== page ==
While The World Fights COVID, A Different Outbreak Was Defeated In Guinea

On Saturday, the WHO (World Health Organisation) announced the demise of Guinea’s second Ebola outbreak, which was reported in February and took 12 lives.

The WHO official tally reported 16 confirmed cases and seven possible infections. Thankfully, the restrained size of the new flare-up is the consequence of the experience from the 2013-16 epidemic, which, unfortunately, took over 11,300 lives, mainly in Guinea, Liberia, and Sierra Leone.

This time around, the death tally was approximately a thousand times smaller, which is a very remarkable achievement.

Alfred Ki-Zerbo, a WHO official, expressed his honour of declaring the “end of Ebola” in Guinea during a ceremony in the southeastern Nzerekore area. The disease broke out in late January.

Global regulations obliged Guinea officials to wait for 42 days (twice the incubation period of the virus) to declare the epidemic over officially.

The wait finished on Friday, many weeks after the final person was declared cured on May 8, according to a senior health ministry official.

Ramy Lamah, the Health Minister, declared the outbreak finished “in the name of the head of state” – President Alpha Conde.

The event saw approximately 200 people gathered inside of a health ministry building, including community leaders and local religious figures.

Ki-Zerbo expressed his appreciation for the communities “who pitched in to overcome the disease.”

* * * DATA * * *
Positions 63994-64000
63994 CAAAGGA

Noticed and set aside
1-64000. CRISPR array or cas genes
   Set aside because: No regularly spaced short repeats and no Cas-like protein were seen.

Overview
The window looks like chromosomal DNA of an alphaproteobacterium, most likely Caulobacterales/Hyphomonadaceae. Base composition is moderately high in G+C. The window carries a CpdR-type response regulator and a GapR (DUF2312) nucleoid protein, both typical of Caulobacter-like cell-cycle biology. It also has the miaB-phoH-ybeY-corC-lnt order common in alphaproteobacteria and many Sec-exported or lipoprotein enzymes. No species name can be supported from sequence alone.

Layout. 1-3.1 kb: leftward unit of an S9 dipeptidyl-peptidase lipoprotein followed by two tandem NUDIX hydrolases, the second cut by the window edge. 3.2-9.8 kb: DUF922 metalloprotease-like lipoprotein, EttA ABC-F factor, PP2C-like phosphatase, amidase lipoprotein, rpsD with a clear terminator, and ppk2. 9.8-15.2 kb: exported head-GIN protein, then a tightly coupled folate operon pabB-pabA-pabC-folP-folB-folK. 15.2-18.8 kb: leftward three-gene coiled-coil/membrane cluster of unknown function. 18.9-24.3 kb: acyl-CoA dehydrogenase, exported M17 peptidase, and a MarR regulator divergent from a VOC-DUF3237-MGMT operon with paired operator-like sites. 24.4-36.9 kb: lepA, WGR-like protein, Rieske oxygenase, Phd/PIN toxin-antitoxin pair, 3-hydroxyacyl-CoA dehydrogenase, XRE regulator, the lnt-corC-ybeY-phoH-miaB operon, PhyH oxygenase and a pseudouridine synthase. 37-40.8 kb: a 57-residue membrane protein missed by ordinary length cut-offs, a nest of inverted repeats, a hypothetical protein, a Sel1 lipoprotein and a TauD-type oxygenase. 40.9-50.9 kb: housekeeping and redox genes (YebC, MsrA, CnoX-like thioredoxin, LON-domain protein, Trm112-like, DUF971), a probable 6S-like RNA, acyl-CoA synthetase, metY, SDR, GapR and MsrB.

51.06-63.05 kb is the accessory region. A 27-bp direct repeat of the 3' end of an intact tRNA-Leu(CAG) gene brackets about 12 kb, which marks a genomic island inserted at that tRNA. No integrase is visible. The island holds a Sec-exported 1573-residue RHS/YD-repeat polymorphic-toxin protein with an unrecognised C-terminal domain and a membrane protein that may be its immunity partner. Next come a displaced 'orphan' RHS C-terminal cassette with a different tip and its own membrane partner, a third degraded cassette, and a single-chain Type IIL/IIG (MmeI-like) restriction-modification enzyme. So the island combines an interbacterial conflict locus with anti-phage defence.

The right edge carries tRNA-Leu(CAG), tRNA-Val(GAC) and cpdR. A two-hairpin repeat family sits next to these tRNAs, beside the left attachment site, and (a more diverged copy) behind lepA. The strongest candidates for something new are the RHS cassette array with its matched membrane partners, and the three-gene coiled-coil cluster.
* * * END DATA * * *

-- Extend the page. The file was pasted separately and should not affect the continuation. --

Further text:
The last decade’s outbreak saw increased reluctance and outright hostility towards specialised control measures, which even drove some people in Guinea’s southeastern region to attack or kill government employees.

Tedros Adhanom, WHO chief, stated:

“Community engagement, effective public health measures and the equitable use of vaccines.”

The UN body revealed it delivered roughly 24,000 vaccine doses to Guinea. They also mentioned that approximately 11,000 people at increased risk had received shots, including over 2,800 frontline workers.

Tonia Nissen
Based out of Detroit, Tonia Nissen has been writing for Optic Flux since 2017 and is presently our Managing Editor. An experienced freelance health writer, Tonia obtained an English BA from the University of Detroit, then spent over 7 years working in various markets as a television reporter, producer and news videographer. Tonia is particularly interested in scientific innovation, climate technology, and the marine environment.